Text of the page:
to cater for future demand are ‘severe’, and much more serious than doing too much. The group’s co-chairman Graham Stringer said: “All the available evidence makes clear that the very running of railways is under threat as we fast approach total saturation on some of the major trunklines. HS2 remains the only proper and practicable solution to creating sufficient longterm capacity for Britain’s railways.” Anti-HS2 campaigners have remained unconvinced, claiming that there is more yet-unused capacity on the WCML, that growth in rail demand is attributable to recent rises in fuel prices, and that teleconferencing will make many business journeys unnecessary in years to come.

Record levels of rail journeys The number of rail passenger journeys across Great Britain has reached record levels according to new statistics published by the Office of Rail Regulation (ORR). The figures detail passenger rail journeys taking place within Great Britain from 199596 up to latest data for 2010-11, looking at travel within and between 11 government office regions (GORs) - East of England, East Midlands, London, North East, North West, Scotland, South East, South West, Wales, West Midlands and Yorkshire and Humber. The 2010-11 figures show that 1.16 bn rail journeys took place in Great Britain – up 8.9 per cent from 2009-10. 769.8 million rail journeys took place within individual GORs, an increase of 10.3 per cent compared with 200910, and there were 393.3 million rail journeys between GORs - up 6.3 per cent from 2009-10. The total number of rail journeys for England was 1.05 bn - up 9.4 per cent on 2009-10. London had more rail journeys than any other government region and 60.7 per cent of all rail journeys in Great Britain started and/or ended in London. There were 706.3 million journeys involving London, an 11.7 per cent increase on the previous year. There were 371.7 million journeys made within London - a 17.3 per cent increase on 2009-10. Statistics and methodology Volume 19.3 | GOVERNMENT BUSINESS MAGAZINE



WE CYCLE PARKING With greener travel firmly on the agenda for every rail company, having effective cycle parking for passengers is paramount.

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Network Rail must improve or face penalty says ORR The Office of Rail Regulation (ORR) has told Network Rail to deliver better levels of punctuality for passengers on long distance train services, or face a substantial penalty. Following an extensive investigation, the rail regulator has instructed Network Rail to deliver plans agreed with train operators for better levels of punctuality on long distance services in 2012-13, and speed-up further improvements towards meeting its committed punctuality target of 92 per cent in 2013-14. If the company fails to deliver the 2013-14 target it will face a substantial financial penalty. The size of any financial penalty will reflect the extent of Network Rail’s failure to meet the commitment, increasing by £1.5 million per 0.1 percentage point it drops below the 92 per cent punctuality target. MISSED COMMITMENTS While passengers are experiencing good levels of punctuality by historical standards – currently 89.2 per cent for long distance services - Network Rail committed to achieving more, and taxpayers and customers have paid the company to deliver. ORR’s investigation showed that the company struggled to cope with the challenges of reaching its long distance punctuality target. The rail regulator, while recognising the impact of issues such as cable theft, concluded that many of the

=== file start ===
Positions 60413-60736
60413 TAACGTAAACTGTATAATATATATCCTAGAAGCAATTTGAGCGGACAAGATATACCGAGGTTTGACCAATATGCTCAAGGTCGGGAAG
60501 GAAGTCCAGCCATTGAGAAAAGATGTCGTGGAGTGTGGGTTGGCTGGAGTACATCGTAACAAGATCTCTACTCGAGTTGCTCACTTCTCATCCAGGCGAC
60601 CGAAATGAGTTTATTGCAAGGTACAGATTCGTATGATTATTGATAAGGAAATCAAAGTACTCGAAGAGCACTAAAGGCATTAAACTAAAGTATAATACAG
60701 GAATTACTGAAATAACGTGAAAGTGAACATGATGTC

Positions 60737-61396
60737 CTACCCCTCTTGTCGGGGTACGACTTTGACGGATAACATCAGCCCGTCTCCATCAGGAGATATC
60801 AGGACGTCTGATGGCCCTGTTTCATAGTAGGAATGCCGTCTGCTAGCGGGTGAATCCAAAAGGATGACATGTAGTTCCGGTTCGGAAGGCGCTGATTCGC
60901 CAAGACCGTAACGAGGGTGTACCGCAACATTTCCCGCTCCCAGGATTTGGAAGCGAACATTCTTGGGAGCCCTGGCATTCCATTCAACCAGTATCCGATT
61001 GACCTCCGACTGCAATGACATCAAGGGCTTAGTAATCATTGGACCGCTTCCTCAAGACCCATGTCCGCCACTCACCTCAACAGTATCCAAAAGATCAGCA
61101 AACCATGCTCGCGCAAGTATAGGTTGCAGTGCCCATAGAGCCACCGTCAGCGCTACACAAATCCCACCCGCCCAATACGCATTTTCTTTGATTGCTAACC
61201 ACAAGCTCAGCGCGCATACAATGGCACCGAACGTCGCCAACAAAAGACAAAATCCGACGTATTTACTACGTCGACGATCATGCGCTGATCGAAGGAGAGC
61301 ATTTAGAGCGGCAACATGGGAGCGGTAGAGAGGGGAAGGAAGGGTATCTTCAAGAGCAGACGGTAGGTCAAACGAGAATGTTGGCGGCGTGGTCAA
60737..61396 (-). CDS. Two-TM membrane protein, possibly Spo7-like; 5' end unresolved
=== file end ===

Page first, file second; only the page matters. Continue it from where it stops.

difficulties Network Rail has encountered, including problems with timetable planning and predicting and spotting equipment failures, are of the company’s own making. More trains are running on the network but the company could have done more to deal with the risks to performance. ORR chief executive, Richard Price, said: “Levels of punctuality on long distance rail services across Britain are good by historical standards but passengers should be experiencing even better levels of train performance, benefitting from the punctuality commitments which they and taxpayers have funded Network Rail to deliver.